Thomas Alexander Crerar (Minister of Immigration and Colonization; Minister of Mines; Minister of the Interior; Superintendent-General of Indian Affairs)

Liberal

Mr. CRERAR:

The government has not

accepted this bill; let me make that clear to my hon. friend.

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CCF

Charles Grant MacNeil

Co-operative Commonwealth Federation (C.C.F.)

Mr. MacNEIL:

As I understand thematter, second reading of this bill would commit the house to the principle of thebill. As explained by the bill certainly the principle thereof is a return to patronage in so far as it affects the outside service, professional and technical appointments, promotions within the service -and dismissals from the service. The sponsor of the bill laidspecial emphasis upon the preference given former members of the allied forces. In that I think he dealt with a point of minor

consequence. I find on consulting the records that in recent years comparatively few in this category have even attempted to claim the preference, and as I understand the situation, organizations of ex-service men would offer very little objection to some slight amendment in this regard. These organizations, however, are alarmed at this moment at the suggestion that the outside service should be removed from the jurisdiction of the Civil Service Act. Such a step would abolish the principle of competitive examination with regard to these appointments, and the preference formerly extended exservice men would not be applicable in anything like the same degree.

It is well known to those who have studied the statistics in this regard that under the patronage system ex-service men have not enjoyed the preference of which they have been assured by the government. I point out to hon. members that at this time, when Canada is faced with the grave problem of caring for physically handicapped men, for the government even to consider a step that would not give them the preference that enables them in a degree to overcome these physical handicaps, would leave little ground for an appeal to employing interests throughout the country to absorb at least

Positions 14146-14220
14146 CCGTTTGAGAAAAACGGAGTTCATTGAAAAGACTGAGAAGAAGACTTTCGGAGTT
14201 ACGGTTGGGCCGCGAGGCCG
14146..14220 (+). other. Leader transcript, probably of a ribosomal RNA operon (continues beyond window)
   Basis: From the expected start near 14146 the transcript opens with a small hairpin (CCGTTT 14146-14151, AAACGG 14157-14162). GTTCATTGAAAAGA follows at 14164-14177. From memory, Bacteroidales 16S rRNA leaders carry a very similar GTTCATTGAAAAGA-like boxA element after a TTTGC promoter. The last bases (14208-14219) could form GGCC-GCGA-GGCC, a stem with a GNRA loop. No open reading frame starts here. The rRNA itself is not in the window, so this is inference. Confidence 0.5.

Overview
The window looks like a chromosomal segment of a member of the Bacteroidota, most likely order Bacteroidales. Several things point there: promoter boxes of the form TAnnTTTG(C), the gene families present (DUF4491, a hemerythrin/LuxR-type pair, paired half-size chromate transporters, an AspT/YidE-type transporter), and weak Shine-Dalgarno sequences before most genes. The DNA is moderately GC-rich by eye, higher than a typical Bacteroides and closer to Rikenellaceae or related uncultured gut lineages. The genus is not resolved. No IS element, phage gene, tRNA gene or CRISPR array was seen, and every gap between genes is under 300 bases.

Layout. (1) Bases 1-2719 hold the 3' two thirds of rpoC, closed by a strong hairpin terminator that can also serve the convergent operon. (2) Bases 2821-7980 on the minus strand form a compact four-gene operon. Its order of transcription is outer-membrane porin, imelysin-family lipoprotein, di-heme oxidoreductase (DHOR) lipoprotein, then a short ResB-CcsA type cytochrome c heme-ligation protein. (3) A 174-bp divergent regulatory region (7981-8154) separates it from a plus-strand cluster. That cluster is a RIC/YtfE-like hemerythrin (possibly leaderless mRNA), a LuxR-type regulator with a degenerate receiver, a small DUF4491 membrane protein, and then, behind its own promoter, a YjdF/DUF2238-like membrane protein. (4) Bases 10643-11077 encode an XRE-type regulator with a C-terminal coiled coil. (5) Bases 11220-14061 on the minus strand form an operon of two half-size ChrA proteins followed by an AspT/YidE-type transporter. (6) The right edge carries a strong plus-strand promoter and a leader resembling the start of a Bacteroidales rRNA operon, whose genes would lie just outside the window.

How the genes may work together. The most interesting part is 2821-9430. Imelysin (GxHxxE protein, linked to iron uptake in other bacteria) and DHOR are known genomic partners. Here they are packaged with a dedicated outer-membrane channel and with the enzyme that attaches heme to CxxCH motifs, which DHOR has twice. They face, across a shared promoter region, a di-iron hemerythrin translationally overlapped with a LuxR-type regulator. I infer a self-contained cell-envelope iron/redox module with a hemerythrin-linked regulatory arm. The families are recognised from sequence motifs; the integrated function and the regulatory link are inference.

a small percentage of those disabled through war service.

I am not in the least misled by the phraseology of this bill. It is polite fiction to suggest that in all instances ministers should make these appointments. Recommendations actually are made by political patronage committees, and it has been the sad experience of ex-service men seeking, through local patronage committees, employment in the public service, that the preference of which they have been assured under the order in council governing same has not been extended to them as generously as has been the case under the provisions of the Civil Service Act. As. the bill is phrased it would work some injustice to quite a large number of men, because it suggests that those who had their domicile outside Canada when they enlisted should be excluded from the preference. It is a fact that some men with previous Canadian residence enlisted in the Canadian forces while abroad, and in my opinion they should not be excluded from the preference under the Civil Service Act.

It is true, as the hon. member for Belle-chasse (Mr. Boulanger) has suggested, that there appear in the estimates from time to time items providing for exemptions from the Civil Service Act, but it is noteworthy that in- many of these instances the departments concerned have not exercised the authority so obtained but have actually referred such appointments to the civil service commission for selection through competitive examination. I might refer to the appointment of inspectors for drawback claims under the Department of National Revenue. The department referred these appointments to the civil service commission and secured excellent results from competitive examinations. I believe also that a number of appointments in the Department of External Affairs were made in this manner with excellent results, even though authority previously had been obtained by the department to make the selection without reference _ to the civil service commission.

The sponsor of the bill made some reference to delays and levelled some criticism against the manner in which the civil service commission has made appointments. If we study carefully how step by step parliament has endeavoured to accomplish civil service reform, how step by step it has established throughout the public service of Canada the merit principle based upon competitive examinations and how step by step it has endeavoured to assure civil servants of some security of employment, we must agree that